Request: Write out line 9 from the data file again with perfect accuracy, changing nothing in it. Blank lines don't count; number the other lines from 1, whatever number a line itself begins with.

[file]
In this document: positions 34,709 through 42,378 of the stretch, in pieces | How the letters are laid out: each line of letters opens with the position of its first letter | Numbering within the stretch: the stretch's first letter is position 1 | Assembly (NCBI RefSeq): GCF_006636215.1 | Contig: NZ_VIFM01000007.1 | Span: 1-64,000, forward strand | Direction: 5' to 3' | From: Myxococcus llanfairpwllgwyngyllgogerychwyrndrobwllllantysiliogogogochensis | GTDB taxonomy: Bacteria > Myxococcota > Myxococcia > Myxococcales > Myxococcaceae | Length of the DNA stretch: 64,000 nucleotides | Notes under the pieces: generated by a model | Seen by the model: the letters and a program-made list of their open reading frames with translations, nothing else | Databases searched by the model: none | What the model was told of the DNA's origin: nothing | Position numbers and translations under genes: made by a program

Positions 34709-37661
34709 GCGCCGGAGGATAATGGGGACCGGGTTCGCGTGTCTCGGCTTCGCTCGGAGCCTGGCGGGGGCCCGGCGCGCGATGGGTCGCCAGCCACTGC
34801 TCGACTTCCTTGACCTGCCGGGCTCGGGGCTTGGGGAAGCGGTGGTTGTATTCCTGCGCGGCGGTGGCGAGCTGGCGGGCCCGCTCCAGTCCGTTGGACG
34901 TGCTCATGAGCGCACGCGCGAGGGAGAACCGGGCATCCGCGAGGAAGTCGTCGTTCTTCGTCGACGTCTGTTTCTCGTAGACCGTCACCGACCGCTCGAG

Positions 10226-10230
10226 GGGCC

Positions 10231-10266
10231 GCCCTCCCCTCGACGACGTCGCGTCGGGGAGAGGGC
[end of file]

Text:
10231 GCCCTCCCCTCGACGACGTCGCGTCGGGGAGAGGGC